Lipodystrophy, or “lipo” for short, is a collection of body shape changes in people taking antiretroviral medications (ARVs). “Lipo” refers to fat, and “dystrophy” means bad growth. These changes include fat loss, fat deposits, and metabolic changes.
Fat loss occurs in the arms, legs, or face (sunken cheeks). This may be the most common feature of lipo.
Fat deposits can show up in the stomach, the back of the neck (a “buffalo hump”), the breasts (in both men and women), or other areas.
Metabolic changes can include increases in blood fats or lactic acid. Some people get “insulin resistance.”
There is no clear definition of lipo. As a result, health care providers report that between 5% and 75% of patients taking ARVs have some signs of lipo.
These changes were first called “Crix belly,” because they were noticed in people taking the protease inhibitor Crixivan (indinavir). However, lipo can develop in people taking many different types of antiretroviral therapy (ART).
Although it is not life threatening, lipo is a serious problem.
No researcher has suggested that people with lipo should stop taking ART.
We do not know what causes lipo. There are different causes for fat loss and fat gain.
One theory is that protease inhibitors interfere with the body's processing of fat. However, some patients who have never taken protease inhibitors have lipo. Another theory is that insulin resistance plays a role in lipo. People with insulin resistance tend to gain weight in the abdomen.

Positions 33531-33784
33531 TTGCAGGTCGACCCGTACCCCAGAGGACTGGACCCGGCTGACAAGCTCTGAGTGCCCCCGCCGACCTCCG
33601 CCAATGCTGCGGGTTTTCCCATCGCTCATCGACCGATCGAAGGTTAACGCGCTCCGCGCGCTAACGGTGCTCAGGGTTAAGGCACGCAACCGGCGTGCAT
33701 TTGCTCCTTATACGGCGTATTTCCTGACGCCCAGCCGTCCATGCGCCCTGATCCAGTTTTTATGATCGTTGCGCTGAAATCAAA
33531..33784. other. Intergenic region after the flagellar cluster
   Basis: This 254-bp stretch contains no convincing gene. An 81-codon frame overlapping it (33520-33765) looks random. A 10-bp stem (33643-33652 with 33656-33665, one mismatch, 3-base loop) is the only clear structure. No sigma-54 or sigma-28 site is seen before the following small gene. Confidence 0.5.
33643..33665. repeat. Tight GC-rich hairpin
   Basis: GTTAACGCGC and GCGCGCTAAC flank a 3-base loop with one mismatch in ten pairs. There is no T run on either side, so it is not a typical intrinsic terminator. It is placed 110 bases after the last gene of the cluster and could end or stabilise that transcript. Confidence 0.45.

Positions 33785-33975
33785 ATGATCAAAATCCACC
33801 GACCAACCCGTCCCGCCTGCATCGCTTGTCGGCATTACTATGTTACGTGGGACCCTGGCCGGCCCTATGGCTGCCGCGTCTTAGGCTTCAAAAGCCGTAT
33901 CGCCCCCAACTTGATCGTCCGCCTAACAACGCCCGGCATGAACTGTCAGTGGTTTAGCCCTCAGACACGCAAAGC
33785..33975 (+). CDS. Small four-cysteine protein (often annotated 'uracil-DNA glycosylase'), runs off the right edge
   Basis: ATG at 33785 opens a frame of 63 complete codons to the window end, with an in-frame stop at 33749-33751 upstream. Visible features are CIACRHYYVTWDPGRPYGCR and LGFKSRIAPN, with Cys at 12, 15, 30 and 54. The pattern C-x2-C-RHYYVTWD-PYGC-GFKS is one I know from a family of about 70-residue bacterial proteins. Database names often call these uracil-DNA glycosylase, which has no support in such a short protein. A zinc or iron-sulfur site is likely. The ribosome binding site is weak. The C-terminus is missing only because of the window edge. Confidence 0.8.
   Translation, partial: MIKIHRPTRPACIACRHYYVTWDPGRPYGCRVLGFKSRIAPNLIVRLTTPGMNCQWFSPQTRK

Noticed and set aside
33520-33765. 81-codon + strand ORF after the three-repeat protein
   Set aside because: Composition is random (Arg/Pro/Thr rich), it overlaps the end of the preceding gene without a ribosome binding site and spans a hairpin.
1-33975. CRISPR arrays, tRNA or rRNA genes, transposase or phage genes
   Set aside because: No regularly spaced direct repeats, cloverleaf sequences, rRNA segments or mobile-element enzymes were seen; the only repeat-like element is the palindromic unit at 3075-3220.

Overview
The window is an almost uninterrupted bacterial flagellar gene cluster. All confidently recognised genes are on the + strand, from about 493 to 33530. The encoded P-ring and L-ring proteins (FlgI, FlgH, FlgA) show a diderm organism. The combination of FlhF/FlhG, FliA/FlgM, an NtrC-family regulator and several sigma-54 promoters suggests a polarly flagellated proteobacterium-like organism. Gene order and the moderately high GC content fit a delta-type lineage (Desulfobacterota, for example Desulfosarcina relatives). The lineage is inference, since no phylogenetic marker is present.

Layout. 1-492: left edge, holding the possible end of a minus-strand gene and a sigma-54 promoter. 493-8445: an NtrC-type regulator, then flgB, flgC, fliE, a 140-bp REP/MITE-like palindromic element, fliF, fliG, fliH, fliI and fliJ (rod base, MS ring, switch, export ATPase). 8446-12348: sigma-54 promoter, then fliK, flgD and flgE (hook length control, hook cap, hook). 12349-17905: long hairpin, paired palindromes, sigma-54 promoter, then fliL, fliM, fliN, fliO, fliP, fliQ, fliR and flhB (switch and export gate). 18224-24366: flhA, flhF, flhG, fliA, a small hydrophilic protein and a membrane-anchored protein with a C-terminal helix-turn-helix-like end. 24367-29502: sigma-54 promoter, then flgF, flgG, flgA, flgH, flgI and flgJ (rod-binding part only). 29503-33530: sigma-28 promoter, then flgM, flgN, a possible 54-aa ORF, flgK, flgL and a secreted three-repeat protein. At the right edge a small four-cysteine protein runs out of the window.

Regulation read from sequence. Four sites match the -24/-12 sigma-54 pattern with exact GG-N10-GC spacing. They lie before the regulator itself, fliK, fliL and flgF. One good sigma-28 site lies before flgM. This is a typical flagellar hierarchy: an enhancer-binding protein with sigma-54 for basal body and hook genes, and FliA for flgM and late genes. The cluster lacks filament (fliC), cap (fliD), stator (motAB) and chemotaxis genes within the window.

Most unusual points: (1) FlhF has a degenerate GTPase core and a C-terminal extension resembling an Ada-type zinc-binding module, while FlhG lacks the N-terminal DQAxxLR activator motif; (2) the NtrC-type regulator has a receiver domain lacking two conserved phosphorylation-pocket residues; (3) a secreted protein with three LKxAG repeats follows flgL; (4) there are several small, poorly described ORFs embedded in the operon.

Lipo may also be similar to “Syndrome X” which can occur in people who have recovered from serious illnesses like childhood leukemia or breast cancer. For people with HIV, this may be caused by the recovery of the immune system after effective ART.
A large study found that the following factors increase the risk of developing lipodystrophy:
If you have serious fat loss and are taking stavudine (d4T), retrovir (AZT) or efavirenz (Sustiva,) talk to your doctor about changing medications.However, it can take a long time to reverse changes in body shape. Implants or injections are the only way to deal with sunken cheeks. These procedures have some risks, and can be quite expensive.
Poly-L-lactic acid (Sculptra) is a FDA-approved medication used to treat lipodystrophy in people living with HIV. It is injected into the areas where there is fat loss. Its affects take a while to be seen, but can last for as long as 6 months.
Tesamoralin (Egrifta), made by Theratechnologies is a growth hormone inducer that reduces visceral fat in people with lipodystrophy. It was approved by the FDA in 2010. The medication is a subcutaneous injection, once daily.
Fat gain, in some cases, can be cut out surgically or removed by liposuction. Increased exercise and changes in diet can help. For example, more fiber in the diet may control insulin resistance and help decrease abdominal fat.
High cholesterol or glucose should be treated the same way as for people without HIV. Some health care providers use medications to lower cholesterol and triglycerides, or to improve insulin sensitivity. More attention is being paid to assessing and reducing the risk of heart disease in patients with HIV.
Lipodystrophy is a collection of changes in metabolism and body shape in people taking ARVs. The best thing to do to avoid developing lipodystrophy is to get tested, start ART before one’s CD4 count is low, and to avoid treatments that contain AZT or d4T. Without knowing what causes lipo, we don’t yet know how to treat it.
Stopping ART to address lip is generally not recommended.